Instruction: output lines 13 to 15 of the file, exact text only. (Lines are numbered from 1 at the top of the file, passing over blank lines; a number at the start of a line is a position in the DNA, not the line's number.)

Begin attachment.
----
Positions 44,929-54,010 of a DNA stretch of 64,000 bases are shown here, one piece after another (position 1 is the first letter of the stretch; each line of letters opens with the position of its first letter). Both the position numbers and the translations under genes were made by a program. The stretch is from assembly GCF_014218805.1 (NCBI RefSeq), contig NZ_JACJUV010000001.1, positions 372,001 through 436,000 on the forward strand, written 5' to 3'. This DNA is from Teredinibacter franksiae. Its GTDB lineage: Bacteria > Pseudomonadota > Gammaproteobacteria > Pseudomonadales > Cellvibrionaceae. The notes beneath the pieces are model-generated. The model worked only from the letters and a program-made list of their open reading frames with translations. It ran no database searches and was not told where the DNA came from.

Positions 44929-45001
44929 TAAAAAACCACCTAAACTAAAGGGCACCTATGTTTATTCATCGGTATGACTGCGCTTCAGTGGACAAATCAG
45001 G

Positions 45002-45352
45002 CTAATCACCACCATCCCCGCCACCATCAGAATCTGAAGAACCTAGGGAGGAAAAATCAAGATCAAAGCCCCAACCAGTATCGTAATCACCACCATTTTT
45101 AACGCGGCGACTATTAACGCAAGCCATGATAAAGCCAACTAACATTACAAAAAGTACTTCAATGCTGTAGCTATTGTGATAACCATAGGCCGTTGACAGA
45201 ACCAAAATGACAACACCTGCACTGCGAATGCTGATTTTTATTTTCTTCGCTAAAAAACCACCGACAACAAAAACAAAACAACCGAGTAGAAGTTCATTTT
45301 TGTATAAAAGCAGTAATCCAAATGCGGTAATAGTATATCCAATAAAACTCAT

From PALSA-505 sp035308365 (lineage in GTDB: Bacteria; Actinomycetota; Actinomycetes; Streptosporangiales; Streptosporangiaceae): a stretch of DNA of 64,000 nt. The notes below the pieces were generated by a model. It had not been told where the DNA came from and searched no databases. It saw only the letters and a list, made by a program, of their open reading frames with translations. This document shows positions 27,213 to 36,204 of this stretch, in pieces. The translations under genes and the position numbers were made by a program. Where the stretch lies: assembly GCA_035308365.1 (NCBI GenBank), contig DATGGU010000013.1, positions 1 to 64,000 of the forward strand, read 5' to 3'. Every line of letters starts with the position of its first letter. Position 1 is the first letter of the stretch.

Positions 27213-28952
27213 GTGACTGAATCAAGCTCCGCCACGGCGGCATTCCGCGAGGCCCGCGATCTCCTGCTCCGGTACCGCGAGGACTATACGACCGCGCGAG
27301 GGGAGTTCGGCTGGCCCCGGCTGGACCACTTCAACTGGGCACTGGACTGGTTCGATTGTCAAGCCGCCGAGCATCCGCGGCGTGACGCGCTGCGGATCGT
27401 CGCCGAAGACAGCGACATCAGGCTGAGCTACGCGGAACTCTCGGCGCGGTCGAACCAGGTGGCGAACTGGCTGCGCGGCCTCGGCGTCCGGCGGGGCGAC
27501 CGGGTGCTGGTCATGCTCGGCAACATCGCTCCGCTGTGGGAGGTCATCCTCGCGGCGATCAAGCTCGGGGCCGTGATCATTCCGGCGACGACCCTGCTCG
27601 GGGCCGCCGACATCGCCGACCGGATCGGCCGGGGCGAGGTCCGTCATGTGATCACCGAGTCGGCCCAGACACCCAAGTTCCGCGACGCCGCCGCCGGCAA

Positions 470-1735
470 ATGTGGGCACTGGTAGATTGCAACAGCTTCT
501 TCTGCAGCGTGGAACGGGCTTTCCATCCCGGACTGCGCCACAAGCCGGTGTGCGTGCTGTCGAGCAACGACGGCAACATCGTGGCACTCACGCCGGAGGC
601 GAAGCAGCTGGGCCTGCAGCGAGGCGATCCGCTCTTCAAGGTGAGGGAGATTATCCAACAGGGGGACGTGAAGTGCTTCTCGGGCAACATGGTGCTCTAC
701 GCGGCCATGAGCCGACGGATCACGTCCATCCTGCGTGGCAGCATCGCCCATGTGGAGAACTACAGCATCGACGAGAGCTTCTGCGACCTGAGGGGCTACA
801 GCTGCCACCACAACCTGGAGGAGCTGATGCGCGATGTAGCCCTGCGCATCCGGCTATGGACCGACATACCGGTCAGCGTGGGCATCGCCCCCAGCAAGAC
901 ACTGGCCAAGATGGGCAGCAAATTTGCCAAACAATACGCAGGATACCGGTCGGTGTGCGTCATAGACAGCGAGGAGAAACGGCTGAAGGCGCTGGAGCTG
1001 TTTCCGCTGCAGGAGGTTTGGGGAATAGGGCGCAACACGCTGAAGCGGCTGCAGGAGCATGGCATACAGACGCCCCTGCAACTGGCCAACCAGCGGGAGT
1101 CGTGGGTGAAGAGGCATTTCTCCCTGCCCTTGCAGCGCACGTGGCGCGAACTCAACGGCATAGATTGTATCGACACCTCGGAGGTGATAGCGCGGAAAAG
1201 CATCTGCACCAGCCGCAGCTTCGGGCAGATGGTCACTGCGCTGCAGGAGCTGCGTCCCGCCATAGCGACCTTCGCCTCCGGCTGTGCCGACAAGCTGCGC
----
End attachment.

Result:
27301 GGGAGTTCGGCTGGCCCCGGCTGGACCACTTCAACTGGGCACTGGACTGGTTCGATTGTCAAGCCGCCGAGCATCCGCGGCGTGACGCGCTGCGGATCGT
27401 CGCCGAAGACAGCGACATCAGGCTGAGCTACGCGGAACTCTCGGCGCGGTCGAACCAGGTGGCGAACTGGCTGCGCGGCCTCGGCGTCCGGCGGGGCGAC
27501 CGGGTGCTGGTCATGCTCGGCAACATCGCTCCGCTGTGGGAGGTCATCCTCGCGGCGATCAAGCTCGGGGCCGTGATCATTCCGGCGACGACCCTGCTCG